Five years ago, when FIFA, soccer’s international governing body, awarded the 2010 World Cup to South Africa, all the nations of the soccer world applauded the historic first for the African continent.

More than a few, though, were skeptical that South Africa could bring it off. They worried that political instability, economic woes, security concerns, rising crime rates, organizational inefficiencies and widespread corruption would lead to reconsideration and, eventually, relocation of the tournament. And several countries — the United States, South Korea and Germany—were poised to step in as host of the World Cup if FIFA felt compelled to make a move.

But there is no turning back now. Beginning Sunday, just one year out from the World Cup, South Africa will stage soccer’s Confederations Cup, a tournament featuring all the winners of soccer’s regional championships — what FIFA is calling a “dress rehearsal for 2010."

It is, of course, not really a dress rehearsal, not even a walkthrough by comparison to the massive demands that come with the World Cup. The Confederations Cup will feature eight teams — the reigning World Cup champion, six confederation titlists and the host nation — in four different venues over two weeks. (Cape Town, where preparations for 2010 have been lagging, is conspicuously not one of the four sites.) By contrast, next year’s World Cup will last an entire month and is a staggering logistics puzzle, with 32 teams playing in 10 different venues around the nation.

Still, South Africa’s performance over the next two weeks — off the field rather than on it — will go a long way to determining the buzz — anxious or upbeat — throughout the run-up year to the big event. With a troubled worldwide economy, even a World Cup needs a lift. A Confederations Cup that proceeds without major incident or glaring inefficiencies could encourage more fans from more places to make the trek to South Africa next June. However, if this tourney is deemed problematic or second-rate, FIFA and South Africa will have, at the very least, a marketing problem on their hands.

The Confederations Cup field is anything but second-rate. It features the last two World Cup champions, Italy and Brazil, as well as European champ Spain, the number one-ranked team in the world. At least five of the eight teams competing for this title are odds-on to be lining up in South Africa again next year for the World Cup.

South Africa, as host nation, gets an automatic berth. Spain, Brazil and Italy are all leading their qualification groups and the United States, the dominant power in a weak region, has reached every Cup final since 1990 and is well positioned to do so again. (Of the other three tournament teams, Oceania winner New Zealand faces a playoff with a yet to be determined Asian team for a World Cup spot, Egypt is in last place in its four-team qualifying group, and Iraq has already been eliminated from contention).

No team’s performance will be more scrutinized than the home side, which is anxious to demonstrate to its fans that, despite not having to qualify, it belongs among the world elite. But for no country is the Confederations Cup is a more critical and timely test than the United States. Following a pair of lackluster performances in World Cup qualifying — a 3-1 whipping in Costa Rica and a 2-1 squeaker at home over Honduras — it looms as something of a gut check for the American squad.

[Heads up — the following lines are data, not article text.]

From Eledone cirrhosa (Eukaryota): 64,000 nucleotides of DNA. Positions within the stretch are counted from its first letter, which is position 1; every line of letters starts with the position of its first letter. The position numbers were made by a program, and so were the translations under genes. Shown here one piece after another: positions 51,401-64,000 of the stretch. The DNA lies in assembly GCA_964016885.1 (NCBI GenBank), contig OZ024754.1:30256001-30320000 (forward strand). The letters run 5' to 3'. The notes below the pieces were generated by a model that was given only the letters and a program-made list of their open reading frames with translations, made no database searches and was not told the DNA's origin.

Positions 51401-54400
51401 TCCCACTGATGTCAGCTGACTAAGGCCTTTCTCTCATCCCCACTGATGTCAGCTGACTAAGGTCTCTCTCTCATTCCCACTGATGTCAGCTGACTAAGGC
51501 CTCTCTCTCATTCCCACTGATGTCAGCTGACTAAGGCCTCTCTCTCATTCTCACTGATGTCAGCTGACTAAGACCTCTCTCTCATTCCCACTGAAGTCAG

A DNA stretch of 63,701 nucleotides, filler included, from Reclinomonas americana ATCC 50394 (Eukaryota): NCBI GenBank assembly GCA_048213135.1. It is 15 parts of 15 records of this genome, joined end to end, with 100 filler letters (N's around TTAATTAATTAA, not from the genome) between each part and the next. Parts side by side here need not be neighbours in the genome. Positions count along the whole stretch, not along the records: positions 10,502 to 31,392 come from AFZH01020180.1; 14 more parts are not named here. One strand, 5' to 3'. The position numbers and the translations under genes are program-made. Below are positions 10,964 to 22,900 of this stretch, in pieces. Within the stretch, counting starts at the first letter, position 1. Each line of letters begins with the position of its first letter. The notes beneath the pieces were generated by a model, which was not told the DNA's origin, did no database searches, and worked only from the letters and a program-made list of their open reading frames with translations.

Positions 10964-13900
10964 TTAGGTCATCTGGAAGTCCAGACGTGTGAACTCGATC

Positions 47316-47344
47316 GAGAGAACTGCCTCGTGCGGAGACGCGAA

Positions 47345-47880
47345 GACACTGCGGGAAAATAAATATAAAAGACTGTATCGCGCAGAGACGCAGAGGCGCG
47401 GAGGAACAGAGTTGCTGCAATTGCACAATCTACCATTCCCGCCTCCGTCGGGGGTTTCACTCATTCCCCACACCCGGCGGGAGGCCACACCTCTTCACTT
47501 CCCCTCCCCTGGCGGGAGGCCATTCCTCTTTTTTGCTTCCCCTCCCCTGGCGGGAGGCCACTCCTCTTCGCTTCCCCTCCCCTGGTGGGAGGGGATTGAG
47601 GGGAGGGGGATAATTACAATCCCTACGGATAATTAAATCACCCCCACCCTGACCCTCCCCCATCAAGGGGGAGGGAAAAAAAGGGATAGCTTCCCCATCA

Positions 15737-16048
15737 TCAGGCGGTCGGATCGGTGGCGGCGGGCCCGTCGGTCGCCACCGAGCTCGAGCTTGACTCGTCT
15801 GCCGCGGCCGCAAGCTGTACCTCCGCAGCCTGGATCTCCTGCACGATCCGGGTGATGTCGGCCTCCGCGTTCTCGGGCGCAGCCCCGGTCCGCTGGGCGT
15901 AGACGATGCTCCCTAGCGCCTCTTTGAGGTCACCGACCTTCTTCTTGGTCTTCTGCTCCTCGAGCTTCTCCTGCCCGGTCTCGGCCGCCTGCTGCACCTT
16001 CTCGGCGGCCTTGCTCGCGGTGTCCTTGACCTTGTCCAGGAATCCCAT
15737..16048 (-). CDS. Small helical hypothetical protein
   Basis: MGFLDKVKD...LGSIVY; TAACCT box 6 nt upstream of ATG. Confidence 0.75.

In recent games, key injuries have revealed a troubling lack of depth on the U.S. team. It has looked disorganized on the back line, particularly on the flank. And its attack appears toothless, unable to score other than on set plays. Worst of all, the team’s passive play suggests a critical deficiency; even the pro-American broadcast team was using that dreaded word “soft.”

All are part of a familiar pattern for U.S. soccer fans. The American team seems at its best after the World Cup rather than before it. For three years now, since its quick exit from Germany 2006 with just a draw in three games, the U.S. team has feasted on weak neighbors and other second-rank opposition. As a result, it has climbed up the FIFA world rankings to number 14. But internationally the team doesn’t garner respect commensurate with the ranking — and rightfully so. With the World Cup in sight, the U.S. team seems to be shrinking in stature.

Springtime qualifying games have always been problematic for the U.S. team. Its Major League Soccer players are barely into their season and, thus, not yet performing at peak, while too many U.S. players from abroad — including promising youngsters like Jozy Altidore and Freddy Adu alike — have been sitting on the bench for most of the past year and aren’t remotely in game shape.

The result is too often a dispiriting muddle. After the team’s recent performances, American fans, who work so hard to sustain optimism about the country’s soccer future, have been heard muttering “three and out” in stark appraisal of the team’s prospects for South Africa 2010.

The Confederations Cup is the perfect opportunity for the U.S. team to make its case that it is something more than just World Cup fodder. It drew a particularly challenging four-team group, tougher than any it could encounter next June. The team opens play Monday with Italy, then faces Brazil three days later, before what everybody expects to be a meaningless final contest with Egypt.

If the U.S. team isn’t competitive against the superpowers, it will confirm suspicions that it’s strictly a pretender — a team that attained its lofty ranking by dominating a weak region. But if the Yanks can hold their own against Italy and Brazil, the emotional boost could help propel the team to greater heights next year. And its fans might find reason to believe that World Cup 2010 will yield something more than the familiar resignation of “wait till four years.” 

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